Gel electrophoresis is usually the first choice as an assay of protein purity due to its reliability and ease. The presence of SDS and the denaturing step causes proteins to be separated solely based on size. False negatives and positives are possible. A comigrating contaminant can appear as the same band as the desired protein. This comigration could also cause a protein to run at a different position or to not be able to penetrate the gel. This is why it is important to stain the entire gel including the stacking section. Coomassie blue will also bind with less affinity to glycoproteins and fibrous proteins, which interferes with quantification (Deutcher 1990).

Most protein separations are performed using a "discontinuous" buffer system that significantly enhances the sharpness of the bands within the gel. During electrophoresis in a discontinuous gel system, an ion gradient is formed in the early stage of electrophoresis that causes all of the proteins to focus into a single sharp band. This occurs in a region of the gel that has a larger pores so that the gel matrix does not retard the migration during the focusing or "stacking" event. Negative ions from the buffer in the tank then "outrun" the SDS-covered protein "stack" and eliminate the ion gradient so that the proteins subsequently separate by the sieving action in the lower, "resolving" region of the gel.

Many people continue to use a tris-glycine or "Laemmli" buffering sytem that stacks and resolves at a pH of ~8.3-9.0. These pHs promote disulfide bond formation between cysteine residues in the proteins, especially when they are present at high concentrations because the pKa of cysteine ranges from 8-9 and because reducing agent present in the loading buffer doesn't co-migrate with the proteins. Recent advances in buffering technology alleviate this problem by resolving the proteins at a pH well below the pKa of cysteine (e.g., bis-Tris, pH 6.5) and include reducing agents (e.g. sodium bisulfite) that move into the gel ahead of the proteins to maintain a reducing environment. An additional benefit of using buffers with lower pHs is that the acrylamide gel is more stable so the gels can be stored for long periods of time prior to use.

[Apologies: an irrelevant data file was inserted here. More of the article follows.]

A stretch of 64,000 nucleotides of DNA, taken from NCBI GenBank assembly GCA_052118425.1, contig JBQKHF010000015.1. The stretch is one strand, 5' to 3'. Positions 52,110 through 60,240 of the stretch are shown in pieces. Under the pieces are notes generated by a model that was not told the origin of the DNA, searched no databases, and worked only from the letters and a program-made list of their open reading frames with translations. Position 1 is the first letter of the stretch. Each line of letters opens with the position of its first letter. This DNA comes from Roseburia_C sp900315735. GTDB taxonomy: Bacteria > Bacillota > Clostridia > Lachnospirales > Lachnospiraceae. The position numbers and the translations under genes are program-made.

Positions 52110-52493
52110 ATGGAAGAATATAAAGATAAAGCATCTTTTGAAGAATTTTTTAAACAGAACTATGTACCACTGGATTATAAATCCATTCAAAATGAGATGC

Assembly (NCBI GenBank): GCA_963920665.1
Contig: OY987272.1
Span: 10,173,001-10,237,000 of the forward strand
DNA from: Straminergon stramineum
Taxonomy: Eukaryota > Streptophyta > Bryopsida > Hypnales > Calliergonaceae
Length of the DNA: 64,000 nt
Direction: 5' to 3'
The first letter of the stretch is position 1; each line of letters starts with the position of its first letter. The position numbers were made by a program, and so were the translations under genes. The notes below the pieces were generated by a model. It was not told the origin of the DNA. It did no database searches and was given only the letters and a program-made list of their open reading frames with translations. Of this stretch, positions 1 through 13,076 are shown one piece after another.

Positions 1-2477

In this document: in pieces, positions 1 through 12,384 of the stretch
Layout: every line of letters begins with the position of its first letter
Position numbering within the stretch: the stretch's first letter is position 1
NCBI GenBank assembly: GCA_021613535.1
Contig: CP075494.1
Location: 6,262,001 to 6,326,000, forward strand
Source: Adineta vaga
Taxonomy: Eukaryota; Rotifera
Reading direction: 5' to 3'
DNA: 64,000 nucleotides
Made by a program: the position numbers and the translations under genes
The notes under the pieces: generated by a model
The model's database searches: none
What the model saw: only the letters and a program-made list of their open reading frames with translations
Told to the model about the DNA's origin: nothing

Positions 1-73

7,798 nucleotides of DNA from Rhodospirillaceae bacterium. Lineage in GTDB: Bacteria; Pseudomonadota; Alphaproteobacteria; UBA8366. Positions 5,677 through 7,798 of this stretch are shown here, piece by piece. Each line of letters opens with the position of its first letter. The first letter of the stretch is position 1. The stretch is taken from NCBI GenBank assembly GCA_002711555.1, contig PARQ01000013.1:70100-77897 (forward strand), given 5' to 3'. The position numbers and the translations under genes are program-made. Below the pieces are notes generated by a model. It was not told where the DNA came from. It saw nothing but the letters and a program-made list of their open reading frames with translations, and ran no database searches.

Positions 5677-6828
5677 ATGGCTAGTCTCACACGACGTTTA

See also


  • Deutscher MP (ed.) (1990). Guide to protein purification. Methods Enzymol. Vol 182. Academic Press Inc. San Diego, CA.
  • Sørensen BK, Højrup P, Østergård E, Jørgensen CS, Enghild J, Ryder LR, Houen G (2002). Silver staining of proteins on electroblotting membranes and intensification of silver staining of proteins separated by polyacrylamide gel electrophoresis. Anal Biochem 304: 33-41.
  • Schägger H, von Jagow G (1987). Tricine-sodium dodecyl sulfate-polyacrylamide gel electrophoresis for the separation of proteins in the range from 1 to 100 kDa. Anal Biochem 166: 368-379.
  • Laemmli UK (1970). Cleavage of structural proteins during the assembly of the head of bacteriophage T4. Nature 227: